The early steamboats traveled from West Okoboji via East Okoboji through three swing bridges to reach the Isthmus at Orleans. Big Spirit Lake's water level is higher than the Okobojis and it is still a mystery why there is no outlet. The early pioneers in the area called the body of water from the Spirit Lake Swing Bridge (Highway 71 bridge today) Spring Lake. It should be returned to the original name, Spring Lake, as it is really a separate body of water.
Every town or area has their peculiarities and the Iowa Great Lakes are no exception. The isthmus or land between East and West Okoboji is a history story all by its self being a dividing line between north and south Dickinson County. The natives refer to that area as the "grade." The old timers referred to the same area as the "drawbridge" with a smile or snicker.
It seems that early in our Lakes history the steamboats traveled the lakes and needed to have some way to have the bridges open for navigation. A gentleman came up with a plan to build a "drawbridge" over the 30 feet of water connecting East and West Okoboji. His design was to raise and lower the bridge so steamboats could navigate between the two lakes. It was built but required so much time and effort that it was a total disaster. It was considered a joke to the local inhabitants. The "draw bridge" was soon abandoned and replaced by "swing" bridges.
I was born and raised in Milford and in those days I recall that fishermen caught lots of pickerel. You never hear that today, so have the pickerel disappeared or do they have another name? Are the pickerel and the pike the same fish? I do know that fishing was fairly easy years ago. Many times groups of people from Milford would go up to the Lakes on a Sunday afternoon, go out on Millers Bay in several rowboats and get enough fish to fry later in the day.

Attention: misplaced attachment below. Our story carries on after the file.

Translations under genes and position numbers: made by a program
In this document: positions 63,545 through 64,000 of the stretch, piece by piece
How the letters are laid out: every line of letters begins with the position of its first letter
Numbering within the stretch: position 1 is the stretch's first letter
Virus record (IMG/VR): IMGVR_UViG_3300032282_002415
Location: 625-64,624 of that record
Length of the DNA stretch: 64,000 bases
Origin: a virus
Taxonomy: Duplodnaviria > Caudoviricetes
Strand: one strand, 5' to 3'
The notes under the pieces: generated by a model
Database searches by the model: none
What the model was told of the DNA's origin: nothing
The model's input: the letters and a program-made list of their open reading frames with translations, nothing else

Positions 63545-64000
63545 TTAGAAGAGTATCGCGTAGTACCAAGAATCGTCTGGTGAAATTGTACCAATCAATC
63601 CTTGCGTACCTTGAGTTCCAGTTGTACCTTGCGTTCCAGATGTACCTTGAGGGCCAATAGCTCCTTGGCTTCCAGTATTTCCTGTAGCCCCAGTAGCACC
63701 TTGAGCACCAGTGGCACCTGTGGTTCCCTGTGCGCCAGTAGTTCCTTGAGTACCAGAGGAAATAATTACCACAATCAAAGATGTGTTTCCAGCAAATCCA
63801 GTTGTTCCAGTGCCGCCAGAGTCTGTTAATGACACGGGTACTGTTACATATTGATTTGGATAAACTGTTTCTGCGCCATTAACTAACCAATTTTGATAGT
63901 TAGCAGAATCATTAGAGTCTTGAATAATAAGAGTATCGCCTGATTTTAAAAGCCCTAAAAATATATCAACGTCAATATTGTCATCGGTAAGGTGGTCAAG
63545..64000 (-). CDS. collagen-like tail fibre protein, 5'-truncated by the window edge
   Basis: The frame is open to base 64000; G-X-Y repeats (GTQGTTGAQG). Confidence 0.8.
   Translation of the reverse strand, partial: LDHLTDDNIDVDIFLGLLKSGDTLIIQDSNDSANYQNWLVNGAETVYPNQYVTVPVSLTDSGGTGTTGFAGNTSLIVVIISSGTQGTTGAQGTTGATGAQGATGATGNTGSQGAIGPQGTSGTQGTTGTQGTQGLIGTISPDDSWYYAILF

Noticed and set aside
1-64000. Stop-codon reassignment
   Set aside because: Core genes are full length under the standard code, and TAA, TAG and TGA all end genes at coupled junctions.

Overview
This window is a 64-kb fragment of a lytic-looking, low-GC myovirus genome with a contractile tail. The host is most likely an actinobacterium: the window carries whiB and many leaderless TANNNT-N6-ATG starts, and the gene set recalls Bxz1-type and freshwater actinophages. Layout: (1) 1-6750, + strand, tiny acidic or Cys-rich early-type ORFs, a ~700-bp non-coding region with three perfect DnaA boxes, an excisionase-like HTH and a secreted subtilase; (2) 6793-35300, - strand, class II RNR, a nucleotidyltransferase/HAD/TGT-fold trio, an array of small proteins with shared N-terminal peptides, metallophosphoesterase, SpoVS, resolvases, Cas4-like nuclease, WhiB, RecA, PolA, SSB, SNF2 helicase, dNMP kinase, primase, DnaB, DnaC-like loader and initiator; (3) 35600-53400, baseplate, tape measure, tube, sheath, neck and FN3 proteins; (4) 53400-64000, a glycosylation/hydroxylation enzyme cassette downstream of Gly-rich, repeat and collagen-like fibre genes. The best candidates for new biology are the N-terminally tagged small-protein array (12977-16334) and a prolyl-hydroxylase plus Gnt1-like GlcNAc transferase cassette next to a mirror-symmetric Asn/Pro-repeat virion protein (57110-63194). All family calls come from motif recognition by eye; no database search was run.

In order to be a member of the Okoboji Clan you must have a nutty bar and at least one ride on the Queen. Another rite of true Okobojians is to go to your favorite vintage point, either by car, golf cart or boat to view the Fourth of July fireworks and of course with lots of popcorn. Get your sweet corn at either the Farmers Market or at the Methodist Church in Arnolds Park from the Graettinger farmer.
Full moon means a trip to Park's Marina and it is a must to go to the Taco House. Old time residents love to go to the O'Farrell Sisters restaurant and a trip to Tweeters is also a must.
The flea markets are also on the list of activities for true Okobojians on holidays and a must is a drive around the lakes. Do you have your Okoboji University sticker on the back of your car? If not, get one from the Three Sons store in Milford or the Park. A stroll through the Park is also on the list and be sure to visit the Iowa RockNRoll and the Maritime museums in Arnolds Park. A trip to Spirit Lake to visit the Dickinson County Museum will give you valuable information about the history of the area. You thought that you could just buy a cottage at the Iowa Great Lakes, sit back and relax. I realize I have left out a few "must" sayings and activities concerning the Iowa Great Lakes but don't despair, you will learn. Keep at it, but remember, "When in Rome do as the Romans do."